Monday, October 20, 2014

Kobe and NBA Rank

On the surface, Kobe's NBA Rank shouldn’t be all that controversial. After all, Kobe is 36, he only played in 6 games last season and he didn’t look very good when he was on the court. If you put out a list of every NBA player’s statistical projections for this season, Kobe wouldn’t be very high on it and no one would really care. People would understand why the numbers were so low and they would feel free to accept or reject the assumptions behind them.

The problem with NBA Rank is there are no metrics to evaluate - it’s a popularity contest where every player is graded subjectively. The only thing to argue is the validity of the opinions of the people doing the grading. I’m reminded of the Seinfeld episode where Jerry’s dad argues with the Mandelbaum family about whether being “No. 1 Dad” trumps being “The World’s Greatest Dad.” As Jerry says, I don’t know how official any of these rankings really are.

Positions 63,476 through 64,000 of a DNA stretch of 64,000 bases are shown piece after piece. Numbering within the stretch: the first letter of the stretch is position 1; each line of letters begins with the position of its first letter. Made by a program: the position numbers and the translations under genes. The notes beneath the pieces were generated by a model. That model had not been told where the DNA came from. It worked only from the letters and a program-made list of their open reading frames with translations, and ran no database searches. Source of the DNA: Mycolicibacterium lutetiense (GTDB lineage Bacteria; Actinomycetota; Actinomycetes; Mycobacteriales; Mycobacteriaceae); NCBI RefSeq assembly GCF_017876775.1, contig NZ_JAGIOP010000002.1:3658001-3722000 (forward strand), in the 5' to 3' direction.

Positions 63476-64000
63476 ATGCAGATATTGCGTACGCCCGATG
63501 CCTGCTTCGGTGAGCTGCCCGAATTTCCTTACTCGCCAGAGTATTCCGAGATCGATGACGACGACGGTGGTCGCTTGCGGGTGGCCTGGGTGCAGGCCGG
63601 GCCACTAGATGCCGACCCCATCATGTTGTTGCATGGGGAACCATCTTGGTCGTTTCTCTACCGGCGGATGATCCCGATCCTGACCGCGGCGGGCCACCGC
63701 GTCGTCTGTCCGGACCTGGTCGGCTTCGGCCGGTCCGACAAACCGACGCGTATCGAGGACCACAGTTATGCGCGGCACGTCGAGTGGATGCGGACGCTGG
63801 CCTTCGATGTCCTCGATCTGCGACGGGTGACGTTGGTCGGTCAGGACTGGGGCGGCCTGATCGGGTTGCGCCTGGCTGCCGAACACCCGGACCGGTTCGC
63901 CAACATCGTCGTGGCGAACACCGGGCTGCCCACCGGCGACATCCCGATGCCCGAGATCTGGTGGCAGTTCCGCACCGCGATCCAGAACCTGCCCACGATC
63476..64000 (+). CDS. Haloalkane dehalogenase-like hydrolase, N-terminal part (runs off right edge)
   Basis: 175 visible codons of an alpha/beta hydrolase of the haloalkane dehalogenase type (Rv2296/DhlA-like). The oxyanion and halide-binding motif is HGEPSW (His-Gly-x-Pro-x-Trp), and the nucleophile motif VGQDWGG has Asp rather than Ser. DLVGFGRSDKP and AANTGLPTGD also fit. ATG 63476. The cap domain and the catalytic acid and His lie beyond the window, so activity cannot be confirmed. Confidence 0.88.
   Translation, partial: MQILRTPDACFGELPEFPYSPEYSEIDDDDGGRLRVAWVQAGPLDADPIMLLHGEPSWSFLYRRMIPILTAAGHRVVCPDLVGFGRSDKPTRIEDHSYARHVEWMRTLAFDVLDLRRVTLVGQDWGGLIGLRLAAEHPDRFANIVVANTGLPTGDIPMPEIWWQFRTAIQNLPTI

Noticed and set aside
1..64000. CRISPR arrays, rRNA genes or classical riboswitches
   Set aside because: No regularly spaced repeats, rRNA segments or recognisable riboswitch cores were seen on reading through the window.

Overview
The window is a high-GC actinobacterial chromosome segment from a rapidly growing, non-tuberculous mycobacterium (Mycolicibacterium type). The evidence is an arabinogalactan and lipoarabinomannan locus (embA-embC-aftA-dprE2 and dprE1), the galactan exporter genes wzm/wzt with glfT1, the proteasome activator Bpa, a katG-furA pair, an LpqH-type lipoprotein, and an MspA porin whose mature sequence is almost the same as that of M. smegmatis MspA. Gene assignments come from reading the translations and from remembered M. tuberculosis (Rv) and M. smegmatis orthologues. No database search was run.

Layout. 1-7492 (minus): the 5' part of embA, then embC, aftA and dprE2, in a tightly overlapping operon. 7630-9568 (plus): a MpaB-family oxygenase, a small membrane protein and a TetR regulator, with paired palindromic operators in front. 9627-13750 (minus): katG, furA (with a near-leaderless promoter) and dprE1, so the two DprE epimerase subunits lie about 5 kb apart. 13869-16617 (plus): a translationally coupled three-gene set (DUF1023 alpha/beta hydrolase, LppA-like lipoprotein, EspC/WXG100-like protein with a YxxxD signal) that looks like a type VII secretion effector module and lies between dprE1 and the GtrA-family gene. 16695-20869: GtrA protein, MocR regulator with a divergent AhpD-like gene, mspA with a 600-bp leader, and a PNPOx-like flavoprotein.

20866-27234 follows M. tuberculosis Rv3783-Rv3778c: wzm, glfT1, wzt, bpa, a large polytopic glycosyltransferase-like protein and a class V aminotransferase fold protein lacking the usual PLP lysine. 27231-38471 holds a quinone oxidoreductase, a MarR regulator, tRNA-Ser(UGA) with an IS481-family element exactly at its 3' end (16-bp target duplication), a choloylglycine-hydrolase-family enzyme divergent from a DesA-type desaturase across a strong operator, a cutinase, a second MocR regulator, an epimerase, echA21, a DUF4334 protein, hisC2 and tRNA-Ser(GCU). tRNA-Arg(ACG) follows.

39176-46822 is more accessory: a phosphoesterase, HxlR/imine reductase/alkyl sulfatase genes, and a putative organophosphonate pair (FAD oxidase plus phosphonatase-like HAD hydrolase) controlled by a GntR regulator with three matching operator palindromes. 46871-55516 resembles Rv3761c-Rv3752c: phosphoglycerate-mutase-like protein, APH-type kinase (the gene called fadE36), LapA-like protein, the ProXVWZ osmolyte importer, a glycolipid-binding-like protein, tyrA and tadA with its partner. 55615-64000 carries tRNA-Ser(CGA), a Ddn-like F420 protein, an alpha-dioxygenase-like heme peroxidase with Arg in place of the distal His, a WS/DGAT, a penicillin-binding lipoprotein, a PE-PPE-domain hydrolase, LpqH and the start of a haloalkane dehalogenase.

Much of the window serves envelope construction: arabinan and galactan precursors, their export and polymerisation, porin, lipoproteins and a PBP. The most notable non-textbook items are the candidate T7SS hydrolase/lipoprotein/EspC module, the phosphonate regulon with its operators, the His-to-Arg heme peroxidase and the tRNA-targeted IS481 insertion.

The broader point is why exactly does it matter if Kobe Bryant is the 40th best player in the NBA this season? He is one of the biggest stars in the league and one of its only players who draws casual fans and brings them to the arena - the exact “value” of what Kobe does for the Lakers on the court isn’t a big deal in the grand scheme of things. To put it another way, where would Derek Jeter have been in MLB Rank and why should anyone care?

Jeter’s final season with the New York Yankees was one of the biggest stories of the season, even though he was no longer near the player he once was. The Yankees weren’t paying him to put up All-Star numbers - they were paying him because their team wasn’t very good and he was one of the only reasons for fans to go to the ballpark and watch them on TV. Like Jeter, Kobe is an iconic figure who makes money for his team every time he plays.

The argument about whether Kobe is the No. 40 player in the NBA completely misses the point for the same reason that it doesn’t matter whether he is still the player he once was or whether he is “worth” his $25 million salary. If Kobe was making the minimum and taking 8 shots a game, the Lakers would still be terrible. The only difference in that scenario is their fans would have no reason to come to their games or watch them on TV.